After graduating from the University of Michigan in Ann Arbor in 1984 with a bachelor’s in history, MacDonell followed in the family footsteps by embarking upon a decades-long career in news media – which included a four-year stint as an associate producer at a media company in Tokyo. She shifted to a life of freelance work and stay-at-home motherhood in Troy in the late 1990s.

It was during this stretch that her more tangible political activism efforts took form. “After the Great Recession [of 2009] hit our district – hard – the city was seriously considering closing the library,” she says. Troy’s general fund took a hit as property values tanked, putting library services at risk. MacDonell used her writing skills to galvanize neighbors into action through her “Keep Troy Strong” blog. And, she adds, they succeeded.

After that, “things kept popping up in Troy,” and she kept organizing the locals to effect positive change. When news of Roe v. Wade’s then-imminent overturn dropped in May 2022, it felt like a natural offshoot of her grassroots work to run for office. “It was the right thing to do.”

Making the Most Of It

MacDonell and her fellow Dems have been busy since their wins. For her part, she pushed to dissolve an environmental oversight committee that was controlled by corporate interests. Known as the “polluter panel,” MacDonell herself introduced one of the bills designed to take them down. 

“The Environmental Rules Review Committee, which is mostly made up of corporate polluters, has stood in the way of [the state’s Department of Environment, Great Lakes, and Energy] fulfilling its mission to protect our air, water, land and people,” she said last July of the board. “They tend to put their own profits over the health and lives of Michiganders everyday, and that cannot continue.”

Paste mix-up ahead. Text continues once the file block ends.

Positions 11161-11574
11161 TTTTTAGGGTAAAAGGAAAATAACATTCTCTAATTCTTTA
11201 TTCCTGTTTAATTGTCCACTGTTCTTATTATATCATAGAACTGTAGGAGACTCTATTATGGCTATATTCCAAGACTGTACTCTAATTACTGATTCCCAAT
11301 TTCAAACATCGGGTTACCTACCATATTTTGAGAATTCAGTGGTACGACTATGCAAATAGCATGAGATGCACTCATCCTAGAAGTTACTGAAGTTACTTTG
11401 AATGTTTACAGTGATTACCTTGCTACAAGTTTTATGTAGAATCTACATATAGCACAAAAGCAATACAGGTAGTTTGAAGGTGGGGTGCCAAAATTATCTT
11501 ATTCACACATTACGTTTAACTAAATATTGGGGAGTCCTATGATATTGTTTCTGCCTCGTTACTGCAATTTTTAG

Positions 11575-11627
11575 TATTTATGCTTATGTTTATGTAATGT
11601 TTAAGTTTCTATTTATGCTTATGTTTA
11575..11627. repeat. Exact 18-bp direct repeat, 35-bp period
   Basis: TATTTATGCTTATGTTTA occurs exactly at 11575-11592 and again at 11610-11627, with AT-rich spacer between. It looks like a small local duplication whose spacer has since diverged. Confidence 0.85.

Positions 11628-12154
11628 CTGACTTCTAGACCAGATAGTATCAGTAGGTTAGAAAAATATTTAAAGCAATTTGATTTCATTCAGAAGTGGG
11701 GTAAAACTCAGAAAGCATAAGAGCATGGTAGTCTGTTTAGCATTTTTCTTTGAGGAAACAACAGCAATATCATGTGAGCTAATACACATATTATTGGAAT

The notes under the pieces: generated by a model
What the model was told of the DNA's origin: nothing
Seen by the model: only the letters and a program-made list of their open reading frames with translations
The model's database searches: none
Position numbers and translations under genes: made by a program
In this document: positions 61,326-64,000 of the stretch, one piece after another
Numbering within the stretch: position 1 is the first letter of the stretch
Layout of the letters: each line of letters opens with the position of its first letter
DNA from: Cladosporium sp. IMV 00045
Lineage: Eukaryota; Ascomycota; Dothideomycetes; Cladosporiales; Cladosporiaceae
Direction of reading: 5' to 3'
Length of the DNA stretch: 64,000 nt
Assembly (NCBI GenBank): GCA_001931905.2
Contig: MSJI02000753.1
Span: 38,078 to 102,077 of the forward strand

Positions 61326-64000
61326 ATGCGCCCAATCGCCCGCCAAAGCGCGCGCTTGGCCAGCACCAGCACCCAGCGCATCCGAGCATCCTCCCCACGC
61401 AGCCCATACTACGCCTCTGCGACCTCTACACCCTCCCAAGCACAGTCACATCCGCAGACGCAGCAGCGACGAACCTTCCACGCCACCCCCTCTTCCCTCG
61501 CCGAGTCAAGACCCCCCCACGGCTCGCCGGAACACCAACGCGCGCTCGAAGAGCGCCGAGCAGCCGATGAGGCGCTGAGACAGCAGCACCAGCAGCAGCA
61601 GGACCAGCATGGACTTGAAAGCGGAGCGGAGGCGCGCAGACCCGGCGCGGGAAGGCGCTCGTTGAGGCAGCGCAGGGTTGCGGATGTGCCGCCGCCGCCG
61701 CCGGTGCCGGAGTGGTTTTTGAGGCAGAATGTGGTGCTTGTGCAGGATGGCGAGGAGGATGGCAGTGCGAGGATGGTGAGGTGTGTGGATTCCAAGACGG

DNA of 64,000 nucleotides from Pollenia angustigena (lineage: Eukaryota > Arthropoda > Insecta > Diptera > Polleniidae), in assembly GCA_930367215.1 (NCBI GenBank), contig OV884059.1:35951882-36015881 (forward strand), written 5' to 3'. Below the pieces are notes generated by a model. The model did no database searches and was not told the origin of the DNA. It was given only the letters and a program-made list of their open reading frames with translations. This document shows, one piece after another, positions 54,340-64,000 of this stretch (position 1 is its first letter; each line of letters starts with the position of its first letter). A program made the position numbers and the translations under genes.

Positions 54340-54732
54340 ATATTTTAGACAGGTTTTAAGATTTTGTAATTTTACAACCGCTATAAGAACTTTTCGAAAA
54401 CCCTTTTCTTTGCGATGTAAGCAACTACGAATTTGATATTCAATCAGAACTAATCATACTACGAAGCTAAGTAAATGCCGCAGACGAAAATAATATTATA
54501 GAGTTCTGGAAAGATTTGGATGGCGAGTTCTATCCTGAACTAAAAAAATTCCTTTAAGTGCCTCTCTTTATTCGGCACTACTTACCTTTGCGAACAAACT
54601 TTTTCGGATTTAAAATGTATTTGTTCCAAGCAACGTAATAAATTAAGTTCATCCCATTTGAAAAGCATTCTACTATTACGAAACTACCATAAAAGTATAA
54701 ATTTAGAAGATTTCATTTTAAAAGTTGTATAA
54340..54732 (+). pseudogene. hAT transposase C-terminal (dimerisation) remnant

It was disbanded this past March. “They fought hard to keep that, too,” she recalled with an audible smile during our phone conversation. 

She also shepherded through two bills that, together, protect vulnerable adults from sexual predators online. The so-called “Justice for Allie” bills were inspired by Allie Hayes, a local resident with Downs syndrome who was coerced into sharing explicit photos of herself online. They passed last December.

MacDonell is, first and foremost, focused on continuing to serve her district and state as a representative. But she does see potential for others in the U.S. to learn from Michigan’s example – namely, her more conservative neighbors’ shown ability to embrace the value of laws that save lives.

Take the state’s new gun-control laws, she says – bills that mandate public education on safely storing guns in homes where children reside (which she herself also sponsored), and that strengthen the state’s “red flag” laws to temporarily remove guns from at-risk homes. They are, she says, “a great example of something that the other side fought so hard … but we passed that.”

And some of her strongest opponents in that battle have since “reluctantly” admitted coming around to it, she says. They see now that “we’re not taking away your Second Amendment rights – we’re just keeping people alive,” she adds.